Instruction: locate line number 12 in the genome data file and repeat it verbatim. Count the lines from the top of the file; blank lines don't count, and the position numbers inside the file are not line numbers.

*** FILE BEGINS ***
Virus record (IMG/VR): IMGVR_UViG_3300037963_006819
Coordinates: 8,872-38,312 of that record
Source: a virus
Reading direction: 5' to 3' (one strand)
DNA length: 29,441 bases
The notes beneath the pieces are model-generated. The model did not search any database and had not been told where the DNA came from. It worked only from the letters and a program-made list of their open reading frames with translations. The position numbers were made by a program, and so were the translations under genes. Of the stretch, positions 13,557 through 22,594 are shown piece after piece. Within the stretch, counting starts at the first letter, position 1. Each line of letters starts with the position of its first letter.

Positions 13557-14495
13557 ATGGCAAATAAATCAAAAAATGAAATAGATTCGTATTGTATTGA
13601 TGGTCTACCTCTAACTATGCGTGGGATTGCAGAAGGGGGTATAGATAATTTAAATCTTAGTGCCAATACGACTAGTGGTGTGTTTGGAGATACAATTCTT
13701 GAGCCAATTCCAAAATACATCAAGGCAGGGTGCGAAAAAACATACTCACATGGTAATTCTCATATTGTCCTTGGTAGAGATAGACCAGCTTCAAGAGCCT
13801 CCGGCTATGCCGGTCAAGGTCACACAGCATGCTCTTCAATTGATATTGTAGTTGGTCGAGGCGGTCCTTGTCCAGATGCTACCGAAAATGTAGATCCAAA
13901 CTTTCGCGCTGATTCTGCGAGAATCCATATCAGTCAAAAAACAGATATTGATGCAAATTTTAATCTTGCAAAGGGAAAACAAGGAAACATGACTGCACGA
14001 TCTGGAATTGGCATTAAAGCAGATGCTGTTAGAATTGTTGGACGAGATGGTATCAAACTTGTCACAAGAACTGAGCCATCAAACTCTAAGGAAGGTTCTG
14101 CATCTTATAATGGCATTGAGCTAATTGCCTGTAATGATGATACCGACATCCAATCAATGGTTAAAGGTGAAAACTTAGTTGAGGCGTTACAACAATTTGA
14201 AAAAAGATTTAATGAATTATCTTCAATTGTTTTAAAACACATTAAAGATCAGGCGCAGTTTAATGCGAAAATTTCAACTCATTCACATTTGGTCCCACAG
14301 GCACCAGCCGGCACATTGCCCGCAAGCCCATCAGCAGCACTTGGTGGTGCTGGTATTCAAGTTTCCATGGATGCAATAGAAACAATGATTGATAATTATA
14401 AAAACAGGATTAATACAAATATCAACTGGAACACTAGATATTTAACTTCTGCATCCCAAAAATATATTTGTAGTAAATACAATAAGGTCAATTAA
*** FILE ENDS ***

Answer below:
13901 CTTTCGCGCTGATTCTGCGAGAATCCATATCAGTCAAAAAACAGATATTGATGCAAATTTTAATCTTGCAAAGGGAAAACAAGGAAACATGACTGCACGA